Fri 15 Sep 17
More Essex and Suffolk school pupils than ever before will be participating in this year’s Dora Love Prize. They will be developing projects aimed at standing up to and combatting discrimination and intolerance based on an awareness of what happened during the Nazi period in Germany and Nazi occupied Europe.
Dora Love was a Holocaust survivor who in the last 40 years of her life lived and worked in Colchester. She worked tirelessly to teach younger generations that the attitudes which made the Holocaust possible – intolerance, discrimination and hatred of those regarded as ‘different’ – are still alive all around us.
The Dora Love Prize is open to students in Years 7 to 10 at schools in Essex and Suffolk and is awarded for the project that best expresses Dora’s main principles: speaking up against hatred, never forgetting the consequences of seemingly small acts of discrimination and developing a sense of personal responsibility.
"At a time when nationalistic and populist groups are on the rise again and feel they can spread their messages of hate and racism with impunity ... the Dora Love Prize is more important than ever."
Prize founder and organiser, Emeritus Professor Rainer Schulze said: “At a time when nationalistic and populist groups are on the rise again and feel they can spread their messages of hate and racism with impunity, when people are being marginalised because of their origin, the colour of their skin or their religious beliefs, when facts are derided as ‘fake news’, the Dora Love Prize is more important than ever to give young people a firm understanding that similar developments in the past have led to mass murder, genocide and the horrors of the concentration camps.
“The Dora Love Prize also wants to encourage students to come up with activities they can undertake in their communities to uphold civil liberties and human rights, the founding stones of civilised societies.”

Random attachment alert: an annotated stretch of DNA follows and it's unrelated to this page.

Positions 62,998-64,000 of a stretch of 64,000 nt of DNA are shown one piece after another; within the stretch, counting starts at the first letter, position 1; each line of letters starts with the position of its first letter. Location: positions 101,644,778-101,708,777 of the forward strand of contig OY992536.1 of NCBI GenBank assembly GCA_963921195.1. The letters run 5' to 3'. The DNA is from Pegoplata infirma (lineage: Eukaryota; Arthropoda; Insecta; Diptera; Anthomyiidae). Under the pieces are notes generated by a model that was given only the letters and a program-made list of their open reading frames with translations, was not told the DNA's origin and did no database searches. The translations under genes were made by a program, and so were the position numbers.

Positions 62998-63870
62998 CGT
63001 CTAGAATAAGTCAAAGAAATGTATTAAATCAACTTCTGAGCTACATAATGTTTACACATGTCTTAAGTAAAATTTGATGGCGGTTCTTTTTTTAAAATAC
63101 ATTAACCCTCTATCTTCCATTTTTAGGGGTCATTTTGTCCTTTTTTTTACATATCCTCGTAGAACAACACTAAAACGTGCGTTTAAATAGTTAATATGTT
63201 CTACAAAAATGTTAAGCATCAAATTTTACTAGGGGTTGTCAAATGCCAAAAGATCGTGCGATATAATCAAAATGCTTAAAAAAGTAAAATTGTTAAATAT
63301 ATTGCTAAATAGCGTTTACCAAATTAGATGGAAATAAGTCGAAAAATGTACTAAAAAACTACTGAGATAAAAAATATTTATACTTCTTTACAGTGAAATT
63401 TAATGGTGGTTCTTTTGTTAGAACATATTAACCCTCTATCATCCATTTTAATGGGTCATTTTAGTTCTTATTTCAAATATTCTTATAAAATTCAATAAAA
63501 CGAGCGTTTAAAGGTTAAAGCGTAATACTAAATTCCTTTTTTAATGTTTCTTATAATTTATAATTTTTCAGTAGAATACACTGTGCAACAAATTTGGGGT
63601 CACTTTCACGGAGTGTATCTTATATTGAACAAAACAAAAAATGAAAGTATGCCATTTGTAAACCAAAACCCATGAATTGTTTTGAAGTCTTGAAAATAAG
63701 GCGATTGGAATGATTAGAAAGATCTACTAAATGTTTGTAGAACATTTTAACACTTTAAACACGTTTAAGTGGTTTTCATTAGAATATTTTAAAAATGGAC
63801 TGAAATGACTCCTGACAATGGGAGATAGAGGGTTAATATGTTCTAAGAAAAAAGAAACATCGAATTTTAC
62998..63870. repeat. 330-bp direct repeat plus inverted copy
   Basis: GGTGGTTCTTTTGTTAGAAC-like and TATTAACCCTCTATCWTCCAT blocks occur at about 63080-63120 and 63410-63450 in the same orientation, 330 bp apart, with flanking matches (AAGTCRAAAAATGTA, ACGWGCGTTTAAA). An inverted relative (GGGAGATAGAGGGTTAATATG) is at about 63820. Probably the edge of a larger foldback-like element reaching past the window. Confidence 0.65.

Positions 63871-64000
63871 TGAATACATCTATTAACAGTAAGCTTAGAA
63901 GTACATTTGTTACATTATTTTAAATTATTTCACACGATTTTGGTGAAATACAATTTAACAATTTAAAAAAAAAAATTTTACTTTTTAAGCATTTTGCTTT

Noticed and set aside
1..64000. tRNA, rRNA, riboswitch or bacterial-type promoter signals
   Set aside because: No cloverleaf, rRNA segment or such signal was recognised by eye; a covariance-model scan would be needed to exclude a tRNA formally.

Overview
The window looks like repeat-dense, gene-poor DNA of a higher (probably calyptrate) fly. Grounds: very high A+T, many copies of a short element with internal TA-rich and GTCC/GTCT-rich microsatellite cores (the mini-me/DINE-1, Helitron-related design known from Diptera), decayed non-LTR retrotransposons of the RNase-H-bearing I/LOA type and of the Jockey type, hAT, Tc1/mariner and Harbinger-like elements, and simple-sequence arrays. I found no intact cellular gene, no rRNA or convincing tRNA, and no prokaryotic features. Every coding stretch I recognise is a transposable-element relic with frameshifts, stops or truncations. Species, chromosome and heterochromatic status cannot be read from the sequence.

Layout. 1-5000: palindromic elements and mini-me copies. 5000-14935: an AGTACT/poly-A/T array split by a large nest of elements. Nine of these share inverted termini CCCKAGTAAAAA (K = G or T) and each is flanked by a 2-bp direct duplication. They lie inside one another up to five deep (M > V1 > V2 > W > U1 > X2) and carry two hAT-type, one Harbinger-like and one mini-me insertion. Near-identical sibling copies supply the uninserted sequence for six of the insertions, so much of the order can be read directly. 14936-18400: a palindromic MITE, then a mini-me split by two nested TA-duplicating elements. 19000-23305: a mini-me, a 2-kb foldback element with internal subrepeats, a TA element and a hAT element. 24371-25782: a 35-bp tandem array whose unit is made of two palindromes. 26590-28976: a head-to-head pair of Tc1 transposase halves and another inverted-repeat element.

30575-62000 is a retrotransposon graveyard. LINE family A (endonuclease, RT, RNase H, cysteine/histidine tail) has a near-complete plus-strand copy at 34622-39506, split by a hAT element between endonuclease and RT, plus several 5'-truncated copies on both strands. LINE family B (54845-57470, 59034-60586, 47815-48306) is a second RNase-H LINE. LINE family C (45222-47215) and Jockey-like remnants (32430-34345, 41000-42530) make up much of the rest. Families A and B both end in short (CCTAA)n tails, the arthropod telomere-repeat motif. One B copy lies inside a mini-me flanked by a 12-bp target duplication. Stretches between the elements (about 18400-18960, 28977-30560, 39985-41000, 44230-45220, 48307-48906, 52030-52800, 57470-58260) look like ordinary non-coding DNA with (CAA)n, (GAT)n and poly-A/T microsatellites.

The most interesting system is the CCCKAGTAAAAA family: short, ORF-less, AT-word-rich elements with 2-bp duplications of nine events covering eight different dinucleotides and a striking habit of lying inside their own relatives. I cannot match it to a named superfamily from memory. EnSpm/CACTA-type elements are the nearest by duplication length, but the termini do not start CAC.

Teachers and students from more than 15 schools will take part in talks and workshops at a launch event on 26 September. They will be introduced to this year’s theme, ‘The Power of Words’, which is the theme set by the UK Holocaust Memorial Day Trust for Holocaust Memorial Day 2018. The students will design and complete their projects in the coming months, with the winner announced at a special event on 26 January 2018, the day before the international Holocaust Memorial Day, at the University’s Lakeside Theatre.
"Activities that go beyond the curriculum are really important – they’re the experiences people remember from their school days."
Dale Banham, Deputy Headteacher at Northgate High School in Ipswich, helped establish the Prize in 2012 and his school has taken part since.
“The Dora Love Prize has many benefits for our students,” Dale said. “Activities that go beyond the curriculum are really important – they’re the experiences people remember from their school days. The Prize supports several subject areas. It helps with the arts as students express ideas around the Holocaust through creative channels, English in terms of students’ use of language and ability to speak and perform in public, and history by deepening their understanding of the Holocaust.
“It also helps raise aspirations and increase access to higher education - the sessions at Essex show students they can fit in at university. Finally, it’s helped us build our community links. We held a related event as part of the Great Get Together in memory of Jo Cox and 15 community groups from our local area in Ipswich came.”
Contact Professor Rainer Schulze at the University of Essex on email@example.com for more information on how to get involved.